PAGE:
For the reasons mentioned to you the other day—viz.—the Virginia Assembly being in Session—and a plan being on foot for establishing a Seminary of learning upon an extensive scale in the Federal city —it would oblige me if you and Mr Madison would endeavor to mature the measures which will be proper for me to pursue in order to bring my designs into view, as soon as you can make it convenient...
I have directed Mr Dandridge to acknowledge the recet of your public dispatches of the 13. Inst., whilst I enclose those of our Envoy to you, which came under cover to me in a letter from him dated the 5. of August, with the following P.S.—“I shall enclose with this my dispatches to Mr Randolph. If the William Penn shou’d be stopped by a belligerent vessel, they will respect a letter directed...
Your letters of the 11th instt were received this morning at my stage 15 miles short of this place. We arrived here in the forenoon of this day; and found a respectable force assembled from the states of Virginia and Maryland; and I am informed that about 1500 more (from the former state) either is, or will be at Frankfort, (ten miles on our left) this evening or tomorrow at farthest. Nothing...
[ Carlisle, Pennsylvania, October 11, 1794. On October 14, 1794, Randolph wrote to Washington: “At eight o’clock last night I was honored by Colo. Hamilton’s public letter of the 11th instant.” Letter not found. ] Although Randolph refers to “Colo. Hamilton’s public letter,” in actuality the letter in question was written by H for Washington. On October 11, 1794, Washington wrote a private...
When I wrote to you yesterday, I did not expect to be in this village at this hour. But finding it difficult to get even part of the Troops off, that were ordered to March yesterday, I resolved to see the residue in motion to day before I left this place, myself. This dilatoriness does not proceed from any disinclination in the Troops themselves, to proceed; but for want of arrangement, and...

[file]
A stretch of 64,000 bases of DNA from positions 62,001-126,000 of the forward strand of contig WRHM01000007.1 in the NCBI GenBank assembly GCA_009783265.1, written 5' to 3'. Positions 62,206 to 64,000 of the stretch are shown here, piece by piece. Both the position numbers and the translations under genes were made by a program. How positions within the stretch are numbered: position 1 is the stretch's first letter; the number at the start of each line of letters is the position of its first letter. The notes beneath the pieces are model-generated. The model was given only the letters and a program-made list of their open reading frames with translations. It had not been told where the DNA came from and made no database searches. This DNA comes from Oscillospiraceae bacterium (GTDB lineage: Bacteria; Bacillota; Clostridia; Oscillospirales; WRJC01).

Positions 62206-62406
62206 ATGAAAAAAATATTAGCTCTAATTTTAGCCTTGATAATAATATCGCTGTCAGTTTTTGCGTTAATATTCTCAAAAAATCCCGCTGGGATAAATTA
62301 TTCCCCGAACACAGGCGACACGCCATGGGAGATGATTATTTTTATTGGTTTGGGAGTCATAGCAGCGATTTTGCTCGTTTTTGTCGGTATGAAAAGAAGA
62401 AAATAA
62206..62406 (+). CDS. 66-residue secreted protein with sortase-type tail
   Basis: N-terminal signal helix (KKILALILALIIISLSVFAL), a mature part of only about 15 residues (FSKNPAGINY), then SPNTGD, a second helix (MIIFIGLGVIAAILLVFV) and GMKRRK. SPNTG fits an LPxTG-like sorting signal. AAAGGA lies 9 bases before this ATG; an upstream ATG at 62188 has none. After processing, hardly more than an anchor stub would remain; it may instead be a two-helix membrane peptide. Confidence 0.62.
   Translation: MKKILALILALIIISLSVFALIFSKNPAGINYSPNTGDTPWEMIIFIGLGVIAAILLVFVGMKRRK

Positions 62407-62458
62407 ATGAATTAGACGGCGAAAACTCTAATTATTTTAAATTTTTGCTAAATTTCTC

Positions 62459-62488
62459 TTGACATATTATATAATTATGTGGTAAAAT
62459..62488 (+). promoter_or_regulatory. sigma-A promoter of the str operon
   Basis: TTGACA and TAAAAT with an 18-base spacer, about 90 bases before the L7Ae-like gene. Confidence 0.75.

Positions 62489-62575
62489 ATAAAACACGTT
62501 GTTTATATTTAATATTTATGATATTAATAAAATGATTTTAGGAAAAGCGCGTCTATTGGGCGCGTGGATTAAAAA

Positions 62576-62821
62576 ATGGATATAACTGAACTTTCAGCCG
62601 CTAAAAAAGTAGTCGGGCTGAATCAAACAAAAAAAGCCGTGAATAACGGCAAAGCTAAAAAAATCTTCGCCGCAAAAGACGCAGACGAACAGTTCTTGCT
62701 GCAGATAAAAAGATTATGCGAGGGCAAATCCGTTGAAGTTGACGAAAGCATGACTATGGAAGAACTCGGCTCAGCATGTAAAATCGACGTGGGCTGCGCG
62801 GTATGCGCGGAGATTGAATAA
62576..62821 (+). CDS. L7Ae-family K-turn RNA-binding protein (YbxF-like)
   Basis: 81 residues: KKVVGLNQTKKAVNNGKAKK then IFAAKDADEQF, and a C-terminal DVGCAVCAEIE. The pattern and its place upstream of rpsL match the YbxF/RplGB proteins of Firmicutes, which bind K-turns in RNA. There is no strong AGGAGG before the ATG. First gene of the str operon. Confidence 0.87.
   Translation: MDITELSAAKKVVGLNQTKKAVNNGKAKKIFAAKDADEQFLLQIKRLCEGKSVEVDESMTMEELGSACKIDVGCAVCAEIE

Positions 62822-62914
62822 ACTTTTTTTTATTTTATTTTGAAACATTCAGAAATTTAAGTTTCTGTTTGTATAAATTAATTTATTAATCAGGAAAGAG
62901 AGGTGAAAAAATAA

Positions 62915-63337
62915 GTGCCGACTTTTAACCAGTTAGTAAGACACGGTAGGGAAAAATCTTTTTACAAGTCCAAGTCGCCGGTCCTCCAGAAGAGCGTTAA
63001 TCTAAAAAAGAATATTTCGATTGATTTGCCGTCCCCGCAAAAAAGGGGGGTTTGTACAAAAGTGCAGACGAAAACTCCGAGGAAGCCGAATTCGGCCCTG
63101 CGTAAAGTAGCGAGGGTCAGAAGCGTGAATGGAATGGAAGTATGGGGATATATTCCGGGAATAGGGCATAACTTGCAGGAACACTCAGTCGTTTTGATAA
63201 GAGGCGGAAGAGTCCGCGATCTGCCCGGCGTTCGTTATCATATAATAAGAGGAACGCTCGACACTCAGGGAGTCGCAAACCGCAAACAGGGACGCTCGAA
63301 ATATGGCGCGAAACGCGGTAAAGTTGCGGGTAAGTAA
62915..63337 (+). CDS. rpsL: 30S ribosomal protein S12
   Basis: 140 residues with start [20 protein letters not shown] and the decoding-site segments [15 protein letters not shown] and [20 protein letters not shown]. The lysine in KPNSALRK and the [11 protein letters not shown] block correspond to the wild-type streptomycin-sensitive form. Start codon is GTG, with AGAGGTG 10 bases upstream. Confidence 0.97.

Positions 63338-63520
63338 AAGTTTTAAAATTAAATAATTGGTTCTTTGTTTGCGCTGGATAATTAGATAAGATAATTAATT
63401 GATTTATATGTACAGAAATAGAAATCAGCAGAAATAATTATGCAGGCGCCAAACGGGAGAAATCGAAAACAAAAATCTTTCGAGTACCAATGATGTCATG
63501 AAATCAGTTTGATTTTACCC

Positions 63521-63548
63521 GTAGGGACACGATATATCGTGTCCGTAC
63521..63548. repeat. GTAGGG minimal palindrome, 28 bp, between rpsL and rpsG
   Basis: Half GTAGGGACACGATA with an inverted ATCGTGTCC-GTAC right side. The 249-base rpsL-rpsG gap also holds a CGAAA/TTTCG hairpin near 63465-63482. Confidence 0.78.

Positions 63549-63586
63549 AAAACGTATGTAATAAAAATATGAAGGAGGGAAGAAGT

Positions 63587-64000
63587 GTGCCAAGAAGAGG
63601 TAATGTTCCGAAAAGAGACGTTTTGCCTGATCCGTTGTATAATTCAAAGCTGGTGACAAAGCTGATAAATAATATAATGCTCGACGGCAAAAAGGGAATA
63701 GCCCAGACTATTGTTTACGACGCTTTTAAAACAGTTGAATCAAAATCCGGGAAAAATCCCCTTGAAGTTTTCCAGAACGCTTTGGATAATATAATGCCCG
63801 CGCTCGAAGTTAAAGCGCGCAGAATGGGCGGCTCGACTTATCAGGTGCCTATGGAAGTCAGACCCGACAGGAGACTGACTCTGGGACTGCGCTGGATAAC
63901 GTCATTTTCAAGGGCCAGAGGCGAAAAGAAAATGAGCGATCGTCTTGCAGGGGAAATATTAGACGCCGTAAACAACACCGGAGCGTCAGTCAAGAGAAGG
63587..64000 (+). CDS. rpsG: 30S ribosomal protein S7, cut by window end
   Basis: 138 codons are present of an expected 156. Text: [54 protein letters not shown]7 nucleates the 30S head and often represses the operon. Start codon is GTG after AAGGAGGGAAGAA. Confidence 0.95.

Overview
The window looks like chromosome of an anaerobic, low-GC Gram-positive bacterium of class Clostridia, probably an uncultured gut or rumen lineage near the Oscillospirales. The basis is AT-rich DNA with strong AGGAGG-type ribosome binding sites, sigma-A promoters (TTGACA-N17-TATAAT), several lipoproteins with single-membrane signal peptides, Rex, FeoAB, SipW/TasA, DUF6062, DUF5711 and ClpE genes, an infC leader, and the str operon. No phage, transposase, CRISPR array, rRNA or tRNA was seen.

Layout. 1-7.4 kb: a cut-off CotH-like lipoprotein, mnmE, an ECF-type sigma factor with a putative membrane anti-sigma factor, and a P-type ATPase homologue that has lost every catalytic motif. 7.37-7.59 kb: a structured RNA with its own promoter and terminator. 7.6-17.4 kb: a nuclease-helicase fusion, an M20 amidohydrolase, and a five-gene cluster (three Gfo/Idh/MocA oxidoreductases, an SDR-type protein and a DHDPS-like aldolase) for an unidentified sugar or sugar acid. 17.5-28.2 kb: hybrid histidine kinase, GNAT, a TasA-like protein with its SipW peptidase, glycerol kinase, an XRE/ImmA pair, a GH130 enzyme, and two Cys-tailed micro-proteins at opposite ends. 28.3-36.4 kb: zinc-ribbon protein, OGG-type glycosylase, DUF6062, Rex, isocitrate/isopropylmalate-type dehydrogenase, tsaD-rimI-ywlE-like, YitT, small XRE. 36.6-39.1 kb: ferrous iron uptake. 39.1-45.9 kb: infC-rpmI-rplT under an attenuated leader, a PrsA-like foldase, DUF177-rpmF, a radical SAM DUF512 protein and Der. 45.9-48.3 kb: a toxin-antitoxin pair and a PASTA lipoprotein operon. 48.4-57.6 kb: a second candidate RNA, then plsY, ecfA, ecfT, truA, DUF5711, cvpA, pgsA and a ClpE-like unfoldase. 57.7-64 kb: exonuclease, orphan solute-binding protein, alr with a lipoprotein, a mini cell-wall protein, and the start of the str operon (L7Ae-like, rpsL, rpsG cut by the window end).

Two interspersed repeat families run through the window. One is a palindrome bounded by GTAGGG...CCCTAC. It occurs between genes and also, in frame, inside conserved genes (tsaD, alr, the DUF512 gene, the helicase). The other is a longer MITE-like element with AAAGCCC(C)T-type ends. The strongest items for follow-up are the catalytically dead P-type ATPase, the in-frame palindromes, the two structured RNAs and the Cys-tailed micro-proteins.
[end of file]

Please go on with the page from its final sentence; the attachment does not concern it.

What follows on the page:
Yesterday at 11 Oclock your dispatches of the 7th were delivered to me in less than 23 hours from the rect of them by the Express in Philadelphia. Little, of moment, has occurred since mine of the 6th. A meeting of the Committee of 60, at Parkinson’s ferry the 2d instt have resolved that if the signature of the submission, be not universal, it is not so much owing to any existing disposition...
Your private letter of the 3d instt; accompanying the public dispatches, was received yesterday; & I rejoice exceedingly that the apprehensions on acct of the yellow fever have vanished. It would have given great alarm to all those in this Camp who left families in the City, if Mrs Washington had retired from it; & on the other hand it would have been a source of continual uneasiness to me in...
I return herewith the Letters which you sent to me by Express. As soon as you have read that from Mr Bradford to me, you will send it tonight to The Secretary of the Treasury, together with the letter to yourself, for his perusal. I shall be in the City tomorrow morning before 8 o’Clock, at which hour I shall expect to see you; & I request you to notify the Secretary of the Treasy thereof,...
(Private) Dear Sir, Tuesday Morning 19th Augt—94. I sincerely condole with you & Mrs Randolph on your late loss; but as it was an event which had been long expected, I hope she will meet the stroke with fortitude. Under the circumstances wch exist it is by no means my desire that you should attend to the duties of yr Departmt in the City to day—unless it accords perfectly with your convenience...